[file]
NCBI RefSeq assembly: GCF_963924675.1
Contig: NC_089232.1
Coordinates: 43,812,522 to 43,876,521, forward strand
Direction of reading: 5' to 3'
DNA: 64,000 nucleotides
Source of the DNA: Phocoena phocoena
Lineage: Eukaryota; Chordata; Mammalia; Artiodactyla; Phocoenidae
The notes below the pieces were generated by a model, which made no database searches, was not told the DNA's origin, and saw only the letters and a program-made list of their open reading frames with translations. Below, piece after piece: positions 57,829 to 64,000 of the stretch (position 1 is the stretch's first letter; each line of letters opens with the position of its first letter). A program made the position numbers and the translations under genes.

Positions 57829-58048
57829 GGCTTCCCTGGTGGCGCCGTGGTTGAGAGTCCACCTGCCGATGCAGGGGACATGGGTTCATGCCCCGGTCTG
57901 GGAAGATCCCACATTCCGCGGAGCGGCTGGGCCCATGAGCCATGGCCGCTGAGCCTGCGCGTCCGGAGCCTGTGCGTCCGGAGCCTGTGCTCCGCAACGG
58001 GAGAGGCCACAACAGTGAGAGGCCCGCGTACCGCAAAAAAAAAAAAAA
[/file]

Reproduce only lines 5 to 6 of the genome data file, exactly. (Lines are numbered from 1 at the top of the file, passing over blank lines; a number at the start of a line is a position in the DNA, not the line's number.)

DNA: 64,000 nucleotides
Source of the DNA: Phocoena phocoena